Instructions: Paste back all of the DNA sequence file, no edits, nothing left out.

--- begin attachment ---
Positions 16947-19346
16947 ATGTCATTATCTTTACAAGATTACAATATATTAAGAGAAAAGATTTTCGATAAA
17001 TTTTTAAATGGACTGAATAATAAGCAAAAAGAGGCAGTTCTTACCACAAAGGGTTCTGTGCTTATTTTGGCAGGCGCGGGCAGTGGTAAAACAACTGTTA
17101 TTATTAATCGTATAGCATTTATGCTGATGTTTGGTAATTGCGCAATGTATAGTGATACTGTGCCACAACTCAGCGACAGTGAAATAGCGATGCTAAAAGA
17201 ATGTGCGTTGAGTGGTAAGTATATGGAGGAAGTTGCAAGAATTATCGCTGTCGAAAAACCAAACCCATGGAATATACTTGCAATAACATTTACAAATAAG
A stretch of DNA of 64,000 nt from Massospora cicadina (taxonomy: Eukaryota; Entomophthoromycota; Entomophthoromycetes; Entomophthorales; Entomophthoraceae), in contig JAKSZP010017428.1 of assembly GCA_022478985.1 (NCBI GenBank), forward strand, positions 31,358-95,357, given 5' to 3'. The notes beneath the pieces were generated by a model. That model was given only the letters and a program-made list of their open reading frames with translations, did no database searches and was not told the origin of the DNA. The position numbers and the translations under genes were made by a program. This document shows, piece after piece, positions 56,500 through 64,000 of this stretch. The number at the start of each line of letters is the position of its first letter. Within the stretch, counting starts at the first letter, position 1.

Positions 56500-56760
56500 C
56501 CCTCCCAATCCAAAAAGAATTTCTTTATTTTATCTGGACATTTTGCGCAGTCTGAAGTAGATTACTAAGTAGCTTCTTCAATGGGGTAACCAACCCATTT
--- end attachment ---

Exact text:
Positions 16947-19346
16947 ATGTCATTATCTTTACAAGATTACAATATATTAAGAGAAAAGATTTTCGATAAA
17001 TTTTTAAATGGACTGAATAATAAGCAAAAAGAGGCAGTTCTTACCACAAAGGGTTCTGTGCTTATTTTGGCAGGCGCGGGCAGTGGTAAAACAACTGTTA
17101 TTATTAATCGTATAGCATTTATGCTGATGTTTGGTAATTGCGCAATGTATAGTGATACTGTGCCACAACTCAGCGACAGTGAAATAGCGATGCTAAAAGA
17201 ATGTGCGTTGAGTGGTAAGTATATGGAGGAAGTTGCAAGAATTATCGCTGTCGAAAAACCAAACCCATGGAATATACTTGCAATAACATTTACAAATAAG
A stretch of DNA of 64,000 nt from Massospora cicadina (taxonomy: Eukaryota; Entomophthoromycota; Entomophthoromycetes; Entomophthorales; Entomophthoraceae), in contig JAKSZP010017428.1 of assembly GCA_022478985.1 (NCBI GenBank), forward strand, positions 31,358-95,357, given 5' to 3'. The notes beneath the pieces were generated by a model. That model was given only the letters and a program-made list of their open reading frames with translations, did no database searches and was not told the origin of the DNA. The position numbers and the translations under genes were made by a program. This document shows, piece after piece, positions 56,500 through 64,000 of this stretch. The number at the start of each line of letters is the position of its first letter. Within the stretch, counting starts at the first letter, position 1.

Positions 56500-56760
56500 C
56501 CCTCCCAATCCAAAAAGAATTTCTTTATTTTATCTGGACATTTTGCGCAGTCTGAAGTAGATTACTAAGTAGCTTCTTCAATGGGGTAACCAACCCATTT